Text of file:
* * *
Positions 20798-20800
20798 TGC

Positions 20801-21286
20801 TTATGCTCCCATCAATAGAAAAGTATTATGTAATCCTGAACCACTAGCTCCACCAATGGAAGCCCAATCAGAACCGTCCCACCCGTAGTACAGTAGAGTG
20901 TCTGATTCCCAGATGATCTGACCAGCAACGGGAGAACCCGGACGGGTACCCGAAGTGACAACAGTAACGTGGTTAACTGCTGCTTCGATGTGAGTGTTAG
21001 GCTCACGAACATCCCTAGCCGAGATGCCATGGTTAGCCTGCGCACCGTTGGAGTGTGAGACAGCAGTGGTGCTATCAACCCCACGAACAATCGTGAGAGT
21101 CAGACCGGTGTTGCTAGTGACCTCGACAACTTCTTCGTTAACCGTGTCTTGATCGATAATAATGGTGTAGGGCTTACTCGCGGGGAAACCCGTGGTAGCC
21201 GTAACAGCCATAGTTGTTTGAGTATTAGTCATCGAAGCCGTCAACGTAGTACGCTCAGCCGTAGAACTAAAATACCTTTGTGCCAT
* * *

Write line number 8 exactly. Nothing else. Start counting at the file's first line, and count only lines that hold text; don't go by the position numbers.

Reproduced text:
21201 GTAACAGCCATAGTTGTTTGAGTATTAGTCATCGAAGCCGTCAACGTAGTACGCTCAGCCGTAGAACTAAAATACCTTTGTGCCAT